Walk up the hill to the Temple Christ the King. This walk should take around 40 minutes, taking you through the cities cobbled streets and allowing plenty of time to grab street granita, an afternoon Aperitivo, and Arancini snacks.
It’s hard to get lost in Messina as you can see the Temple of Christ the King from nearly all streets.
The Temple itself offers panoramic views across the city, to the Mediterranean sea.
Created in 1937, the monument features a delightful hexagonal design and has a sizeable ornate dome that can be climbed for distant views.
The Temple is a hotch-potch mix of Corinthian design and Baroque architecture offering beautiful views. In fact, on a clear day, you can see all the way to mainland Italy.
Located just 2 hours by ferry from Messina, the Isola di Salina is the second-largest island in the Aeolian archipelago.
You can take your car on the ferry, and it is worth having for the ease of transport.
The Island isn’t particularly big and this day itinerary will take you across the Northern section of the Island.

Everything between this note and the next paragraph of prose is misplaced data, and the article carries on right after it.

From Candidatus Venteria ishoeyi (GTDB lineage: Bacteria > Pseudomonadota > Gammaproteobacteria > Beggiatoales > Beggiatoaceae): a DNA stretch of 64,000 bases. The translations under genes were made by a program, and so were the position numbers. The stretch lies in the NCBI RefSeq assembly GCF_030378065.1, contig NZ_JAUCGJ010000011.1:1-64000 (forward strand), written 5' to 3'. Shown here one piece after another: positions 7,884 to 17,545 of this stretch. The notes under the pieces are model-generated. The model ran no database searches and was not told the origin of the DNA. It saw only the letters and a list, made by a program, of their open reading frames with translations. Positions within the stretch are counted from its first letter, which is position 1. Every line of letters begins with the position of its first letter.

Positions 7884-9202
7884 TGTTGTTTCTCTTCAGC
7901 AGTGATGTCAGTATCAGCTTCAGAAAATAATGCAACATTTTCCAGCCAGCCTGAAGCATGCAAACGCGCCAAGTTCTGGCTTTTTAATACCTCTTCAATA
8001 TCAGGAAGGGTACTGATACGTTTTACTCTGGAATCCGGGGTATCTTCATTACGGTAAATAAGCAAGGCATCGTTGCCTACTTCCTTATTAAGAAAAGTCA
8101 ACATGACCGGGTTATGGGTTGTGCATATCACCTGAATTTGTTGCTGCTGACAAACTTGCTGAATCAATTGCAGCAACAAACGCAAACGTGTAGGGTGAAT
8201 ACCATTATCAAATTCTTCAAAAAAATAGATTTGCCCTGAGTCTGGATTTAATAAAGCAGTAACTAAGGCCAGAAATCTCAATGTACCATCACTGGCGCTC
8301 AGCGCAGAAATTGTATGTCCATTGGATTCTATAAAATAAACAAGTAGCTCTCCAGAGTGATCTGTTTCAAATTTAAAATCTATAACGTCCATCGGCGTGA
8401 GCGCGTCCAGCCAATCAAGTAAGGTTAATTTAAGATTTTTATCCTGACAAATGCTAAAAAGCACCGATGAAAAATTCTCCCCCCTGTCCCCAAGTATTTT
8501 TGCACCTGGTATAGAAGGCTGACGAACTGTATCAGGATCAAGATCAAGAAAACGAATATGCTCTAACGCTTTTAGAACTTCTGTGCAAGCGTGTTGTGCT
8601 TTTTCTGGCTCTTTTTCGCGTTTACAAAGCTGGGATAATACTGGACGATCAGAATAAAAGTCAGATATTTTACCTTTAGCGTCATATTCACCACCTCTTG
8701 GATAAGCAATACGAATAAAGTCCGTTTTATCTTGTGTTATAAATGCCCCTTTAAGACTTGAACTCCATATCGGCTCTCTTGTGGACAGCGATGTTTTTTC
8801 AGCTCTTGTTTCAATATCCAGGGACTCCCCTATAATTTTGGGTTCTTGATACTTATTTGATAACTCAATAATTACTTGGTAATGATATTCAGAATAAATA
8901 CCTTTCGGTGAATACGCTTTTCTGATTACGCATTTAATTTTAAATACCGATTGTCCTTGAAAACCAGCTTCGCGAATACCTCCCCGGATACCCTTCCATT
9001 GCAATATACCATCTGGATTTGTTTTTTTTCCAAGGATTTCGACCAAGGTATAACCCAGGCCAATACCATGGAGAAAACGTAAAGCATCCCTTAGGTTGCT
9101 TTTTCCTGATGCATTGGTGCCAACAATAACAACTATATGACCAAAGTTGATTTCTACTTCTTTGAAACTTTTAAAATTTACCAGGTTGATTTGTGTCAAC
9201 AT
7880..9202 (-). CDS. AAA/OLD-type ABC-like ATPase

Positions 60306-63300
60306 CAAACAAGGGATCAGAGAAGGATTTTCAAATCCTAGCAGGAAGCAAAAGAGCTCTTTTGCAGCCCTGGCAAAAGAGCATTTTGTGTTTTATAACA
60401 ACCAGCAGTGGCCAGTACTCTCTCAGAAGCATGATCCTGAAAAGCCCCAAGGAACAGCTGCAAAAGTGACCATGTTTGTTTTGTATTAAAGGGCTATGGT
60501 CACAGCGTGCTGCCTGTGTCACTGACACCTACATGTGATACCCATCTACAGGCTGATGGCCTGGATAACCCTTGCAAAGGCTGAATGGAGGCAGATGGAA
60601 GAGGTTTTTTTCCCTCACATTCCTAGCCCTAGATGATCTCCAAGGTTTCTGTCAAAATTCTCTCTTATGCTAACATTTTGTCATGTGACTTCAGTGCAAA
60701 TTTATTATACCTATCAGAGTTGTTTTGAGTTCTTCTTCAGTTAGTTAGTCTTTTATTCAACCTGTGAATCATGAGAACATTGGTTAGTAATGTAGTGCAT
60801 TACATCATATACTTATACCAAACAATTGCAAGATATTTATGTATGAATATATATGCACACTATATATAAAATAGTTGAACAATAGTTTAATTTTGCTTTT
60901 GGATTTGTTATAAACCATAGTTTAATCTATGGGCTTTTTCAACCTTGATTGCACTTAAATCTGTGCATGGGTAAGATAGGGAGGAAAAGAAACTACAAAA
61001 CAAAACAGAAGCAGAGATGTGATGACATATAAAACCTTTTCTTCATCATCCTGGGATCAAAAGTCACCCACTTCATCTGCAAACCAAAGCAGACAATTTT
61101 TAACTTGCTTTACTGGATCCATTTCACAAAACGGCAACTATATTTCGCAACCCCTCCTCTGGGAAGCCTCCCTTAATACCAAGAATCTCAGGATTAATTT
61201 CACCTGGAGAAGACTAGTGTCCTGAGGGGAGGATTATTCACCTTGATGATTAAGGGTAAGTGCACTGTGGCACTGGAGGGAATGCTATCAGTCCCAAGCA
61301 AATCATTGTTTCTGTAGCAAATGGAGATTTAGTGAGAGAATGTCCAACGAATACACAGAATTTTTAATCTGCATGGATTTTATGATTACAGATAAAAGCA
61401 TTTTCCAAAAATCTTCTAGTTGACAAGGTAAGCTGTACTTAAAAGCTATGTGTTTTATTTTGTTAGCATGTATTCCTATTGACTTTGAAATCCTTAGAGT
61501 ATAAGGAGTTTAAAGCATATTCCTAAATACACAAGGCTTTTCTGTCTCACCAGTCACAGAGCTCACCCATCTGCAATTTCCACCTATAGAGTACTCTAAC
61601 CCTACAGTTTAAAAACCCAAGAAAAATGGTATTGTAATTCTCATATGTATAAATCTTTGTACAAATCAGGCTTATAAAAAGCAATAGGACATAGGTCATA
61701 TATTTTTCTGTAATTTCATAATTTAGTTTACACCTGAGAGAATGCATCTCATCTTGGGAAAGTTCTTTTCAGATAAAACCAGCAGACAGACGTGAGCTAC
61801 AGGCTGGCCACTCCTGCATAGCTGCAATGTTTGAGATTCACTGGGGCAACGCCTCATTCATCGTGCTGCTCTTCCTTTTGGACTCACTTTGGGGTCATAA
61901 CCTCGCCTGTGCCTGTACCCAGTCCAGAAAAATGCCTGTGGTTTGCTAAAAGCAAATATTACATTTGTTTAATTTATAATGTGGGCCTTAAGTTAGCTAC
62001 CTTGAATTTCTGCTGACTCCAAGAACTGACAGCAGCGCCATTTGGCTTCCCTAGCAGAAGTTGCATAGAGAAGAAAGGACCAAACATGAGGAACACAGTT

We recommend booking accommodation in Malfa on the island and remember to book your 9.00 am return ferry.
From Milazzo on the Northern tip of Sicily, you can take the early morning ferry (8.00 am) across to Isola di Salina with your car. You will land in Santa Marina Salina. This trip will take approximately 2 hours. Siremar Caronte runs these ferries for around 60 Euro prices per person.
Additional charges apply for the vehicle; however, these change according to demand, and it’s best to contact the company directly when looking at booking tickets.
On a calm day, this trip is lovely.
Take a flask of coffee and watch the waves roll by. If you end up in stormy weather, however, it can be uncomfortable. Try taking anti-nausea tablets and napping most of the way.
A 10-minute drive on from the port down the south side of the island is the lighthouse of Lingua.
The lighthouse is a little worn, but the stony beach and spit separating the salt lake from the ocean are worth a visit.
This drive will take you across the island and show you a range of landscapes, finishing up in the town of Lingua. This beach is beautiful, and there are free umbrellas left out by the city for bathers.